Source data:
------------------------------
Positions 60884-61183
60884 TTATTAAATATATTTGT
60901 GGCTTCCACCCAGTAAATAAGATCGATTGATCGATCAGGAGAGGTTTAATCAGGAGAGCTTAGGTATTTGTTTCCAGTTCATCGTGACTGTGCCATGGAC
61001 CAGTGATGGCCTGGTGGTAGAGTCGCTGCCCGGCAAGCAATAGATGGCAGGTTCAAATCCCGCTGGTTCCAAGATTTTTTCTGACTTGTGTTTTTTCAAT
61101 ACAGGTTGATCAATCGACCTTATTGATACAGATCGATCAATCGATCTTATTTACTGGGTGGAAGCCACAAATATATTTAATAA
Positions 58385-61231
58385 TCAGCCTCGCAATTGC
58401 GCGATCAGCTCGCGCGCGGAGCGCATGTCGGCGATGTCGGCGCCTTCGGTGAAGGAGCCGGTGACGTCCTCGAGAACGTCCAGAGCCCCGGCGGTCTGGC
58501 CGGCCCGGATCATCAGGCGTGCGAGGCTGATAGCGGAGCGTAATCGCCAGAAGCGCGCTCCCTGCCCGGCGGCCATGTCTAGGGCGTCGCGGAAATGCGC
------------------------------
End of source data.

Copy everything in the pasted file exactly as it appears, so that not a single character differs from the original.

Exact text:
Positions 60884-61183
60884 TTATTAAATATATTTGT
60901 GGCTTCCACCCAGTAAATAAGATCGATTGATCGATCAGGAGAGGTTTAATCAGGAGAGCTTAGGTATTTGTTTCCAGTTCATCGTGACTGTGCCATGGAC
61001 CAGTGATGGCCTGGTGGTAGAGTCGCTGCCCGGCAAGCAATAGATGGCAGGTTCAAATCCCGCTGGTTCCAAGATTTTTTCTGACTTGTGTTTTTTCAAT
61101 ACAGGTTGATCAATCGACCTTATTGATACAGATCGATCAATCGATCTTATTTACTGGGTGGAAGCCACAAATATATTTAATAA
Positions 58385-61231
58385 TCAGCCTCGCAATTGC
58401 GCGATCAGCTCGCGCGCGGAGCGCATGTCGGCGATGTCGGCGCCTTCGGTGAAGGAGCCGGTGACGTCCTCGAGAACGTCCAGAGCCCCGGCGGTCTGGC
58501 CGGCCCGGATCATCAGGCGTGCGAGGCTGATAGCGGAGCGTAATCGCCAGAAGCGCGCTCCCTGCCCGGCGGCCATGTCTAGGGCGTCGCGGAAATGCGC